How To Remove A Tick
Most ticks do not carry diseases, and most tick bites do not cause serious health problems. But it is important to remove a tick as soon as you find it. Removing the tick completely may help you avoid diseases such as Lyme disease that the tick may pass on during feeding, or a skin infection where it bit you.
When you return home from areas where ticks might live, carefully examine your skin and scalp for ticks. Check your pets, too.
How to remove a tick
Use fine-tipped tweezers to remove a tick. If you don't have tweezers, put on gloves or cover your hands with tissue paper, then use your fingers. Do not handle the tick with bare hands.
- Grab the tick as close to its mouth (the part that is stuck in your skin) as you can. The body of the tick will be above your skin.
- Do not grab the tick around its bloated belly. You could push infected fluid from the tick into your body if you squeeze it.
- Gently pull the tick straight out until its mouth lets go of your skin. Do not twist or "unscrew" the tick. This may separate the tick's head from its body and leave parts of its mouth in your skin.
- Put the tick in a dry jar or ziplock bag and save it in the freezer for later identification if necessary.
After the tick has been removed, wash the area of the tick bite with a lot of warm water and soap. A mild dishwashing soap, such as Ivory, works well. Be sure to wash your hands well with soap and water also.
NOTE: If you cannot remove a tick, call your doctor.
You can use an antibiotic ointment, such as polymyxin B sulfate (for example, Polysporin) or bacitracin. Put a little bit of ointment on the wound. The ointment will keep the wound from sticking to a bandage. If you get a skin rash or itching under the bandage, stop using the ointment. The rash may mean you had an allergic reaction to the ointment.
Some ticks are so small it is hard to see them. This makes it hard to tell if you have removed the tick's head. If you do not see any obvious parts of the tick's head where it bit you, assume you have removed the entire tick, but watch for symptoms of a skin infection. Symptoms of infection may include:
- Pain, swelling, redness, or warmth around the area.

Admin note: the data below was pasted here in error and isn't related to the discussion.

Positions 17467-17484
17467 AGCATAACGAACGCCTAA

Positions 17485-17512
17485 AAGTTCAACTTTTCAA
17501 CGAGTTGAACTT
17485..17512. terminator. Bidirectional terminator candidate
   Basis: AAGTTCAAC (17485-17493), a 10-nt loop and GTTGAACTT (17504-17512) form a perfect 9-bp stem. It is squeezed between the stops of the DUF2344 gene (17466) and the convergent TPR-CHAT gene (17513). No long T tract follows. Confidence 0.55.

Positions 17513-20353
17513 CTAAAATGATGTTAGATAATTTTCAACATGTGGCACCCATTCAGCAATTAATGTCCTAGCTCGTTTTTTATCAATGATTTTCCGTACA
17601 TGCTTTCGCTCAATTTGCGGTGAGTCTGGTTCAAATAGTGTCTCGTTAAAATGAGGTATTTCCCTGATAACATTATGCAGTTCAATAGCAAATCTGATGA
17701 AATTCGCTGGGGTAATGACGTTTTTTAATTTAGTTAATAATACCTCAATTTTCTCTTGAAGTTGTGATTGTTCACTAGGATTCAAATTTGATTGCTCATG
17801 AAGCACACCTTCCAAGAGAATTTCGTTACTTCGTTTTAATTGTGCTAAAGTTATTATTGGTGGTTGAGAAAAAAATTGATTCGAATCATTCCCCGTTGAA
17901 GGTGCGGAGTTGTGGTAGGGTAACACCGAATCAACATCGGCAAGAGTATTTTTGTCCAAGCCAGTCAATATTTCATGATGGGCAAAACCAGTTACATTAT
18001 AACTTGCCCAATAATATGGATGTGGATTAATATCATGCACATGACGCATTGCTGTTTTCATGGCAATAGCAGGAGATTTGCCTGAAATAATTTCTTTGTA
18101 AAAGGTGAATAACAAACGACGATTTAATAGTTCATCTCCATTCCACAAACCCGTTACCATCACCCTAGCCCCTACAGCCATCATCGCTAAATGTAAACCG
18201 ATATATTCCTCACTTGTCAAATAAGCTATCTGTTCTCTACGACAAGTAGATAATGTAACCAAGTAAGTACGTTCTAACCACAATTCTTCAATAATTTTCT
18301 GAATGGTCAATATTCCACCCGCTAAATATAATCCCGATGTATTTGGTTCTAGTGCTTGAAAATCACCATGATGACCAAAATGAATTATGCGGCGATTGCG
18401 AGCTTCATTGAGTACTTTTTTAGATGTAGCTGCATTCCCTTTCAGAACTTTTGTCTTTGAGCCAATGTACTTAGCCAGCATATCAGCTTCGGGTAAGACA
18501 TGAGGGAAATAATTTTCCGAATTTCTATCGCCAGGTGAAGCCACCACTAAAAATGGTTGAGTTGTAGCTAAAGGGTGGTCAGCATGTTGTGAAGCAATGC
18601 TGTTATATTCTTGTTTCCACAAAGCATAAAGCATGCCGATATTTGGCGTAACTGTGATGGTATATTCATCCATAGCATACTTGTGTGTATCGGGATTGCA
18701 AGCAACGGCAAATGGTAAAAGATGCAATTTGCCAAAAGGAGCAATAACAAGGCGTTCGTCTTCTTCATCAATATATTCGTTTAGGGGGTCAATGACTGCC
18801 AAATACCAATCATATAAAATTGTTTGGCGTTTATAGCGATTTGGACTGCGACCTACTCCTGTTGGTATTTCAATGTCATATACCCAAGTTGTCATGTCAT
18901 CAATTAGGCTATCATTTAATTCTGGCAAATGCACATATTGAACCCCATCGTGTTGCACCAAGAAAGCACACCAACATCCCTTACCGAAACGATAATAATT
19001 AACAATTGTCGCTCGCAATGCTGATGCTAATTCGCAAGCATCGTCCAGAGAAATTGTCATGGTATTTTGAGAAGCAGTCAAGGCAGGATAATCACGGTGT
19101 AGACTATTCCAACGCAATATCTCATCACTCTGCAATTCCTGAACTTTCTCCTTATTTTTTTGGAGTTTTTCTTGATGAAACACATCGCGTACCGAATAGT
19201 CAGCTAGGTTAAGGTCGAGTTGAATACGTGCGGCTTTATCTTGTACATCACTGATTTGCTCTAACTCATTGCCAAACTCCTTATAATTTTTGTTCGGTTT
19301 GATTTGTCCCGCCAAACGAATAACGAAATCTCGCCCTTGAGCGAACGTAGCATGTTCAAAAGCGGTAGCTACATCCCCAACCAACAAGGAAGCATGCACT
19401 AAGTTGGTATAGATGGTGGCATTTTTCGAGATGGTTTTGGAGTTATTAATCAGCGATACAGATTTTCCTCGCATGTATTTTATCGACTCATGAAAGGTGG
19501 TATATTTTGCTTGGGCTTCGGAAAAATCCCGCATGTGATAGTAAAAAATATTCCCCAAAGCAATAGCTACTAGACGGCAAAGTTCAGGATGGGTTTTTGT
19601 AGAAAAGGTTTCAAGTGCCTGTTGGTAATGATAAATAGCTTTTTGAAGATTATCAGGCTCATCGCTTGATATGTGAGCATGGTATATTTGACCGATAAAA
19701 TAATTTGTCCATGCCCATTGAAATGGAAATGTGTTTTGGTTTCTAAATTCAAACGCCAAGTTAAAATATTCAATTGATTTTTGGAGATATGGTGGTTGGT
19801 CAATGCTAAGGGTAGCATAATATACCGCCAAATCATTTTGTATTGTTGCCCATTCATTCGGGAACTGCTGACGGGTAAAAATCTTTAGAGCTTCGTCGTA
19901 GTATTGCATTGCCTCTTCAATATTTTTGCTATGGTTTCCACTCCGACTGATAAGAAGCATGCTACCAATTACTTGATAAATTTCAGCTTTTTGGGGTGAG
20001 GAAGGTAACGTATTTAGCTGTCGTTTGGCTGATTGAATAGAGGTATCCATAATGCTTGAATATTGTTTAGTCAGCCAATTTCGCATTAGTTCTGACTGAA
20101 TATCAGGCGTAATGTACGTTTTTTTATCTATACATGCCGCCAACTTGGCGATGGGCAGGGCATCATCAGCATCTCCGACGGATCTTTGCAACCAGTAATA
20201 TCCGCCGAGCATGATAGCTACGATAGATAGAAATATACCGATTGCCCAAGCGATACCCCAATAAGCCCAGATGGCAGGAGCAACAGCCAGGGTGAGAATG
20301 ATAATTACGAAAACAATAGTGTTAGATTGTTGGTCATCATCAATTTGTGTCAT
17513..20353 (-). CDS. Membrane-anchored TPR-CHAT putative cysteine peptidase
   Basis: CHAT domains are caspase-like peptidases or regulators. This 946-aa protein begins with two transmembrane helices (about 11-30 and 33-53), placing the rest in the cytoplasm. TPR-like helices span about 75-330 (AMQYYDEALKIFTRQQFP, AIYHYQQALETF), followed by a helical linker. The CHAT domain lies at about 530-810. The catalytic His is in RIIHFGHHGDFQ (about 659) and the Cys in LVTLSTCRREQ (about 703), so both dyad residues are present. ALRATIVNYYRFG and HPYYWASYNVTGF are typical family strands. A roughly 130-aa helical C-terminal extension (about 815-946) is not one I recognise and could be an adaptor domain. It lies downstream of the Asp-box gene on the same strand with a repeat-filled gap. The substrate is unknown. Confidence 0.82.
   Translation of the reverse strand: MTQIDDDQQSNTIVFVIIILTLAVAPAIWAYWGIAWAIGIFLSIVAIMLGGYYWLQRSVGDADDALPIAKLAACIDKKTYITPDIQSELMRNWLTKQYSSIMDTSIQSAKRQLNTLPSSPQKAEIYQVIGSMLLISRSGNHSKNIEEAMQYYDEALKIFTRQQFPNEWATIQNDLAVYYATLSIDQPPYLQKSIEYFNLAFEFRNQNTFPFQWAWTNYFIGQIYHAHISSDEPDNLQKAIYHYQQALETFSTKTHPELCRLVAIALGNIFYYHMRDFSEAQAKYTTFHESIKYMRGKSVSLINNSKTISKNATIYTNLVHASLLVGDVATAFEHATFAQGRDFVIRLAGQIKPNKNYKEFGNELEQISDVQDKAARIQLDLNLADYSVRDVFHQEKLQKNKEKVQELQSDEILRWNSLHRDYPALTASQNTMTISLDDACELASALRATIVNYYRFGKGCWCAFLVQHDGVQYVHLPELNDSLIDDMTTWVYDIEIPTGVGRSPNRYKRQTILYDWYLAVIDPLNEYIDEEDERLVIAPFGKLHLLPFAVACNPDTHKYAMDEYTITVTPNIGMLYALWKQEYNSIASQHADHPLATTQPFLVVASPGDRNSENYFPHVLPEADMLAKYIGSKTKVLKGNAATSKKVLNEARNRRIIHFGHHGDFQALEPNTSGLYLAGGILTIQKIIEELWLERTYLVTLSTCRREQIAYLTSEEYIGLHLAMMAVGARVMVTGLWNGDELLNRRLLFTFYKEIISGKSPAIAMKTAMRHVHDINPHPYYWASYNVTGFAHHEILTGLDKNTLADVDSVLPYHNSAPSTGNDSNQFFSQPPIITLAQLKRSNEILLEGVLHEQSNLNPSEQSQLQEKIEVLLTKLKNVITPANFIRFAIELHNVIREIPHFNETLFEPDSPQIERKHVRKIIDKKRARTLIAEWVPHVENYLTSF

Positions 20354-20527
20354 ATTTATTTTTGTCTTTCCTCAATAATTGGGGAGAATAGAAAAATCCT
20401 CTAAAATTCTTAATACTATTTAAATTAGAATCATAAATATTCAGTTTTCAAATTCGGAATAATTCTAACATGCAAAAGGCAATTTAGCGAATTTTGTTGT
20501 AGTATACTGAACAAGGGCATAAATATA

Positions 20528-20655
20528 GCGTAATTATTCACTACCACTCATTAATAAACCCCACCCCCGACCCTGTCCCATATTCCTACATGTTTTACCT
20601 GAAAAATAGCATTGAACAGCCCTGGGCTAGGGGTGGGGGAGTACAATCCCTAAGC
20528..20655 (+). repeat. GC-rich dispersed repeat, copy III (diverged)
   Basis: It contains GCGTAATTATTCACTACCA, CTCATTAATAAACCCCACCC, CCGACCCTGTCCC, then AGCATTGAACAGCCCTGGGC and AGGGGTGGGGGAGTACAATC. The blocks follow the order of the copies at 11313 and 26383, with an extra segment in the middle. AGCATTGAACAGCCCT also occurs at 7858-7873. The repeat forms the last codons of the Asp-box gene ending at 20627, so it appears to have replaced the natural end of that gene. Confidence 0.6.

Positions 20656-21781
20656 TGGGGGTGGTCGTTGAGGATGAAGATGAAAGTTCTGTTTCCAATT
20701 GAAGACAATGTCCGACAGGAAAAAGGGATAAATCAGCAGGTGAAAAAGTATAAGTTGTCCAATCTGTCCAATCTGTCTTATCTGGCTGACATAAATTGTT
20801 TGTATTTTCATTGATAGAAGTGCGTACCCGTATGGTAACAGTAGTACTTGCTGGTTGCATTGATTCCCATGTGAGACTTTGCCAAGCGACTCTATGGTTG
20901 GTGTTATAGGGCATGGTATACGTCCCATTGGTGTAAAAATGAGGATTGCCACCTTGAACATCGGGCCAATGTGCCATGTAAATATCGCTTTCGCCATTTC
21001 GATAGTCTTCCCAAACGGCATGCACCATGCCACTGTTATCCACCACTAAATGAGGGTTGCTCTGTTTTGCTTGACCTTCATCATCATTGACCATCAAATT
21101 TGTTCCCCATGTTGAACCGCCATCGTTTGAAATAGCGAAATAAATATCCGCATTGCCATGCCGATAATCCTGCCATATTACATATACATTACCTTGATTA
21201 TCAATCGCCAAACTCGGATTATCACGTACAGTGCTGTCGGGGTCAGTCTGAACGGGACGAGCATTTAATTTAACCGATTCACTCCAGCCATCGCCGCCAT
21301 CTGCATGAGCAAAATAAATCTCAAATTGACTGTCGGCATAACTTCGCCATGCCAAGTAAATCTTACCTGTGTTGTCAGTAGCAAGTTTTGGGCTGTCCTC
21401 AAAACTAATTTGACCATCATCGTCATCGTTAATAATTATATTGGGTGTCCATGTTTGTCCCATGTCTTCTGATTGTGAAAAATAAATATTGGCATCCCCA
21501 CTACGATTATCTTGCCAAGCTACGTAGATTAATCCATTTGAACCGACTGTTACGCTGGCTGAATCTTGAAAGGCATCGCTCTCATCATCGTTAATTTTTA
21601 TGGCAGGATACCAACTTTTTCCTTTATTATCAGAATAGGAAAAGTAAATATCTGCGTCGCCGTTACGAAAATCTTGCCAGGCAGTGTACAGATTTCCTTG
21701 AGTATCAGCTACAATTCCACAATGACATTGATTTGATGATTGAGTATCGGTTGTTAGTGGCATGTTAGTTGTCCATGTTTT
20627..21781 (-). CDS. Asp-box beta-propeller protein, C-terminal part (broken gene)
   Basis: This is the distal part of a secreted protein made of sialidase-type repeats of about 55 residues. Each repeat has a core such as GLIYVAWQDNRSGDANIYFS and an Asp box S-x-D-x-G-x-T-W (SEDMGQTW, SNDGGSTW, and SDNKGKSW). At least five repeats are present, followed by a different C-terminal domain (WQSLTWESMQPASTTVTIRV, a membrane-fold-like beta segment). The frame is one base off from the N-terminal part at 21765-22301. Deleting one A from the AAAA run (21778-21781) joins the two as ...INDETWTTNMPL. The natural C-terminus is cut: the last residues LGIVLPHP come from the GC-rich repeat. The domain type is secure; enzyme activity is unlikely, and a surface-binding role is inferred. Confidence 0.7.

- Red streaks leading from the area.
- Pus draining from the area.
- Swollen lymph nodes in the neck, armpit, or groin.
- Fever or chills.
If you have a rash, headache, joint pain, fever, or flu-like symptoms, this could mean you have an illness related to a tick bite. If you have any of these symptoms, or symptoms of a skin infection, call your doctor.
What to avoid
Do not try to:
- Smother a tick that is stuck to your skin with petroleum jelly, nail polish, gasoline, or rubbing alcohol.
- Burn the tick while it is stuck to your skin.
Smothering or burning a tick could make it release fluid—which could be infected—into your body and increase your chance of infection.
There are some tick-removal devices that you can buy. If you are active outdoors in areas where there are a lot of ticks, you may want to consider buying such a device.
Other Works Consulted
- Gammons M, Salam G (2002). Tick removal. American Family Physician, 66(4): 643–646. Also available online: http://www.aafp.org/afp/20020815/643.html.
- Gentile DA, Lange JE (2001). Tick-borne diseases. In PS Auerbach, ed., Wilderness Medicine, 4th ed., pp. 769–806. St. Louis: Mosby.
|Author||Jan Nissl, RN, BS|
|Editor||Susan Van Houten, RN, BSN, MBA|
|Associate Editor||Tracy Landauer|
|Primary Medical Reviewer||Martin Gabica, MD - Family Medicine|
|Specialist Medical Reviewer||Sean P. Bush - Emergency Medicine, Envenomation Specialist|
|Specialist Medical Reviewer||H. Michael O'Connor, MD - Emergency Medicine|
|Last Updated||January 13, 2010|
Last Updated: January 13, 2010